The Hague had recently decreed to reduce the annual number of flight movements at Schiphol Airport from 500,000 to 440,000 from NOV23 onwards. Now, the competent court ruled that the State had not followed the correct procedure in introducing the proposed temporary regulation, and annulled the decision, referring to overriding European rules. Accordingly, an EU State can only reduce the number of aircraft movements at an airport after going through a careful process. The court argued that the Ministry had not followed the ‘balanced approach’ procedure as requested by the European legislation.
The lawsuit was filed by KLM and a few leisure airlines, supported by IATA, who opposed the curtailing of operations. The European rules require that all parties concerned be heard, the measures
against noise pollution be mapped, and that it be demonstrated that these measures do not bear fruit.
Upholding the law and safe-guarding stability
In a first reaction, the airline lobby organization, IATA warmly welcomed the court’s ruling. Its Director General, Willie Walsh said: “This case has been about upholding the law and international obligations. The judge has understood that the Dutch government violated its obligations in shortcutting processes that would bring scrutiny to its desire to cut flight numbers at Schiphol. This decision gives vital stability for this year to the airlines using Schiphol airport, and maintains the choice and connectivity passengers value.”
The threat of flight cuts remains
The official went on to say: “Winning this vital reprieve is good news for Schiphol’s passengers, Dutch businesses, the Dutch economy and airlines. But the job is not done. The threat of flight cuts at Schiphol remains very real and is still the stated policy of the government.” He indirectly referred to a new advance of the Dutch government which has launched a new procedure in line with European rules, aimed at cutting movements from 500,000 to 440,000 as originally intended. This ought to happen in 2024/2025.
“It has not yet been notified to the European Commission, while a lead time of between 9 and 12 month is needed,” says Managing Director, Maarten van As of Air Cargo Netherlands (ACN).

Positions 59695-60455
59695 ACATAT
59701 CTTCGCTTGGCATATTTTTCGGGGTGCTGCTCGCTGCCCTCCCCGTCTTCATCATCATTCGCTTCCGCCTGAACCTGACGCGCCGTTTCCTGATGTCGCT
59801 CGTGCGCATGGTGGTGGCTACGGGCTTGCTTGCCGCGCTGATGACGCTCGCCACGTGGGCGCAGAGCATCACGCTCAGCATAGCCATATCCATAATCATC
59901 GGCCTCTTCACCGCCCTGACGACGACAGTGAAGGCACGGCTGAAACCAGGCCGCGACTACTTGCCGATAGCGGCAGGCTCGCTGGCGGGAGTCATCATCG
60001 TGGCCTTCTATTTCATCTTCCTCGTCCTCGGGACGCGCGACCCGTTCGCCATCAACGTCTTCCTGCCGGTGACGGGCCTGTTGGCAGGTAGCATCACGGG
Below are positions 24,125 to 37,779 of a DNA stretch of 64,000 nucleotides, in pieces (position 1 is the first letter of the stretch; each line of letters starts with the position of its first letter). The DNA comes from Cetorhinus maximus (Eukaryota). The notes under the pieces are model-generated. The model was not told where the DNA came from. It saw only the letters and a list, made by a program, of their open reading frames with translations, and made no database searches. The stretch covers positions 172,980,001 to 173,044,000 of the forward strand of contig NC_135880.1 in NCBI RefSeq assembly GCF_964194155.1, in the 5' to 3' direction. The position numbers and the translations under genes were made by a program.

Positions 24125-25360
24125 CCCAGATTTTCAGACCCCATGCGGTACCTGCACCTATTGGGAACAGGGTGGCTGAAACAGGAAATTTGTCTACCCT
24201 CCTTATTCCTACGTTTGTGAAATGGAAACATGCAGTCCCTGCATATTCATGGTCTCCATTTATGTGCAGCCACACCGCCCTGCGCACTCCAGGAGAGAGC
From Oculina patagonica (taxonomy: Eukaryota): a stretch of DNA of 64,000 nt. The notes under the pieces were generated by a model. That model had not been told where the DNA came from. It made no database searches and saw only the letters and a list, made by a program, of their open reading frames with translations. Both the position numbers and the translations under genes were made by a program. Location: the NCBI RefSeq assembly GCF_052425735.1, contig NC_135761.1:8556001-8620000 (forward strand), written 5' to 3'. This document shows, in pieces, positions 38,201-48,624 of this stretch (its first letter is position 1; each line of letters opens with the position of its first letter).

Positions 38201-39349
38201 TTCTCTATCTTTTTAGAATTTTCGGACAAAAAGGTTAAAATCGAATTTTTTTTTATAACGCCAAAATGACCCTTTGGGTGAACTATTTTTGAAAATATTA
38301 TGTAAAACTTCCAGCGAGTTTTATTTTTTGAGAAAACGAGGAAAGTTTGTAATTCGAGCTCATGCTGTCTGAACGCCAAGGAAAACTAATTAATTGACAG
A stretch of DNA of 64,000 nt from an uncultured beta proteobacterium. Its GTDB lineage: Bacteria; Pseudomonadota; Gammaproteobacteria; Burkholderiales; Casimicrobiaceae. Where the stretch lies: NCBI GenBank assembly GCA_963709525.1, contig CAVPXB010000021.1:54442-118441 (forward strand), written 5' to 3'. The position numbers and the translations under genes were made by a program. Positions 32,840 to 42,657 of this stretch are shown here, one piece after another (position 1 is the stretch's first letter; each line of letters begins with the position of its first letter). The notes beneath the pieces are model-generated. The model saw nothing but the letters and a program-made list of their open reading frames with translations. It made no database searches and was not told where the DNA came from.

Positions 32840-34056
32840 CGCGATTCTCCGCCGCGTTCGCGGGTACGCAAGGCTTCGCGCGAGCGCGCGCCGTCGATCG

Cargo at risk
Aside from the dispute about flight movements, it is the night ban and the targeting of noisy aircraft that have taken the cargo industry completely by surprise, says Mr van As. “The plan for the reduction of the number of movements led to a lot of concertation with the industry and was followed, two weeks ago, by the lawsuit. So, in this context, it is rather bizarre (this word has been used quite a lot over the past hours!) [that] Schiphol comes forward with an action plan 2 days before the ruling, without any concertation with its users.”
“The industry, both passengers and cargo, is really pissed-off, because we had to learn this through the media. It has led to a lot of unrest, not only with the companies, but at the international headquarters as well. The reliability of Schiphol is at stake, here. We see this as shots across the bow. No clarification has been given on the organization of the night ban, nor on the type of aircraft considered as too noisy.”
When CFG asked for a reaction from Schiphol Group, the press department referred to the comment that CEO, Ruud Sondag had given to the Dutch daily press: “Cargo deserves to be better protected because of its economic importance and the 20,000 people working in it. We want to reserve 2.5% of all flights for cargo flights, lest they be squeezed out by the passenger flights. For this, we need the support of both the cabinet and Brussels, as the ruling is quite complicated at the moment.”
According to Mr van As, a night ban will have far-reaching consequences for the integrators and a number of cargo airlines at Schiphol. “A reservation of 2.5% of the slots for cargo flights is not sufficient to keep Schiphol attractive for the air cargo industry as an important cargo hub.”
Heiner Siegmund & Marcel Schoeters
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